As you have likely heard a number of times, obesity and diabetes are on the rise. Currently, 1 of every 3 Americans is obese and 1 in every 10 Americans has type 2 diabetes. The two diseases are closely related and are often seen together in the same person. Obesity is most simply caused by an excessive intake of food and a lack of physical activity to burn off the calories of that food. People who are obese suffer from a host of other health problems including: heart disease, high blood pressure, stroke, diabetes, gout, infertility, cancer, and liver disease. There have been genetic factors identified that predispose someone to becoming obese but what is unknown currently is if or how obesity is transferred between parents who are obese and their children. In order to answer this question a group of researchers performed an elegant study in mice.
The group from Germany and publishing in Nature, fed mice a high fat diet to induce weight gain and glucose intolerance (diabetes). As a control, mice fed a normal diet and mice fed a special low in fat diet were used. In order to see if the offspring were susceptible to gaining weight or developing diabetes, the researchers bred different combinations of mice to get offspring where both, one or neither of the parents were obese. However, it was not as simple as letting the mice breed as they wish. There are many things in the environment that could have influenced how these offspring would gain weight. Things like breast feeding from an obese mother, the eating habits of the obese mice, and even the bacteria present in the womb of the obese mother could impact the eventual weight gain and development of diabetes in these mice. To get around this, the researchers isolated sperm and egg cells from the parents, performed in vitro fertilization, and then raised the resulting embryo in a surrogate non-obese mother mouse. This surrogate mother would be of normal weight and fed a normal diet. By doing the experiment in this way, the researchers could be sure that any effect of parental obesity on the baby mice would be the result of some change to the genetics and not due to something in their environment. The offspring from this special mating were then fed a high fat diet and their weight gain and insulin resistance was tracked.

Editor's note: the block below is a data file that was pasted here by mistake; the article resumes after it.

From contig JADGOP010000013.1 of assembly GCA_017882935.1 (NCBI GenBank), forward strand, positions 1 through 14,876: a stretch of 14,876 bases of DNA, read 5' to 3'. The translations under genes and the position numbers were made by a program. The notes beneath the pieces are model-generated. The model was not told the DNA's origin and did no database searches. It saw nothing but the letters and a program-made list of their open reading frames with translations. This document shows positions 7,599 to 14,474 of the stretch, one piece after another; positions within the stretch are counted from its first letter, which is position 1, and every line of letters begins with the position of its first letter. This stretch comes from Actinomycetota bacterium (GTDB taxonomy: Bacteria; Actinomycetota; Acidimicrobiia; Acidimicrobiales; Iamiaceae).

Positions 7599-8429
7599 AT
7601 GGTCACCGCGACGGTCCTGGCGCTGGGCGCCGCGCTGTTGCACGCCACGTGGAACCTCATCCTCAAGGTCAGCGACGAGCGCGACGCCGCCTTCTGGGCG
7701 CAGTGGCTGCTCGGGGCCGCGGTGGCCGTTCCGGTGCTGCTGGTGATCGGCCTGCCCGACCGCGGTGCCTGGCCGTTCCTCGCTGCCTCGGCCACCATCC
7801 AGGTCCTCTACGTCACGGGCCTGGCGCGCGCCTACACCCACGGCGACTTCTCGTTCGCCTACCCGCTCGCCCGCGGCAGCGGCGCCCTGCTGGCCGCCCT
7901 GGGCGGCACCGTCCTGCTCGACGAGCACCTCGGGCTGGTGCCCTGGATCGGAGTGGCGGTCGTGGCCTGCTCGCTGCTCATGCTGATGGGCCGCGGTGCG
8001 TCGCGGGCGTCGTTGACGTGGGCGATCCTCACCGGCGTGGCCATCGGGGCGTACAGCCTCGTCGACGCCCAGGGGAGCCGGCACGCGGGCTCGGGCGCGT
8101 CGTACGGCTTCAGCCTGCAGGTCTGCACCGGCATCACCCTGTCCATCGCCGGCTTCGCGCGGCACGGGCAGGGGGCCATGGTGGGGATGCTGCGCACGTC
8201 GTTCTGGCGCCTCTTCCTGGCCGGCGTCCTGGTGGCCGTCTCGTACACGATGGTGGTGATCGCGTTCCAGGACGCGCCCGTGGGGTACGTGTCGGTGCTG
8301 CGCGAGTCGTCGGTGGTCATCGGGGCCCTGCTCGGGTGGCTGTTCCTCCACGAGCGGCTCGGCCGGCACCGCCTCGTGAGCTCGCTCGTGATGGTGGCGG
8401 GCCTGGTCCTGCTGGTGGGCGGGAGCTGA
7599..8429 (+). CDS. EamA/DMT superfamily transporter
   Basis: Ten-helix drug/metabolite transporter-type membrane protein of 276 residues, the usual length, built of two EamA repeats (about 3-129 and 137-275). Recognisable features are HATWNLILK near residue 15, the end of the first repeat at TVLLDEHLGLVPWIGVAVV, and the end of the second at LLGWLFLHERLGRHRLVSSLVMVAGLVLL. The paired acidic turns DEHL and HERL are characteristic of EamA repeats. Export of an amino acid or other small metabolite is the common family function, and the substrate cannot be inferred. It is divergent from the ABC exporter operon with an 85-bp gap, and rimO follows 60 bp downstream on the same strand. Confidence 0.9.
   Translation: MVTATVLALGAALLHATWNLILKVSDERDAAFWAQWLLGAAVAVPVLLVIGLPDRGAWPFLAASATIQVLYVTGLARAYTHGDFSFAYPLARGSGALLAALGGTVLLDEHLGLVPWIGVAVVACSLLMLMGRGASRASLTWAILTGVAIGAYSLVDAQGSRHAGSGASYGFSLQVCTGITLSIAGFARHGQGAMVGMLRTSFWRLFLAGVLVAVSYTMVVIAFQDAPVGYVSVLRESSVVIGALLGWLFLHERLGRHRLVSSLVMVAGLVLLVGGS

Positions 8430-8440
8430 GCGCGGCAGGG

The results of this study were striking. Mice whose parents were both obese (fed the high fat diet) gained more weight when fed a high-fat diet and were more likely to develop insulin resistance, a first step in developing type-2 diabetes. When only one of the parents was obese (high fat diet), the resulting offspring gained less weight than the mouse with two obese parents but still gained more weight than the mouse with no obese parents. To summarize:
- Obese mom and obese dad = 20% weight gain (Ex. 30 pounds on a 150 pound person)
- Obese mom or obese dad = 8-14% weight gain (Ex. 12-21 pounds on a 150 pound person).
Interestingly, daughter mice were more prone to gaining weight if both parents were obese while sons were more prone to developing glucose intolerance (pre-diabetes). Also, the mothers diet (high-fat or not) seemed to have a larger effect on the offspring’s eventual weight gain compared to the father’s diet. This mirrors evidence in humans, moms diet is more important than dads diet, although dads diet still has an impact. There are some questions that the research leaves unanswered:
- Do the offspring of these obese mice spontaneously gain weight when fed a normal diet? Or do they only gain weight more rapidly when fed a special high-fat diet? This information would tell us whether sticking to a healthy diet will help the kids of obese parents keep the weight off.
- How is the trait (obesity) being passed from parents to children? The thought is that it involves subtle modifications to the DNA. These subtle changes are called epigenetic changes (explanation here) and are not the result of mutations in the genes but instead changes in the on/off or dimmer switches in the cell.
The results of the research are important in furthering our understanding of how the obesity epidemic is accelerating at such a fast rate. If obesity can be passed onto offspring, then more care may be needed to educate parents trying to get pregnant on the importance of remaining healthy before and during pregnancy.
Image credit: Flickr Tony Alter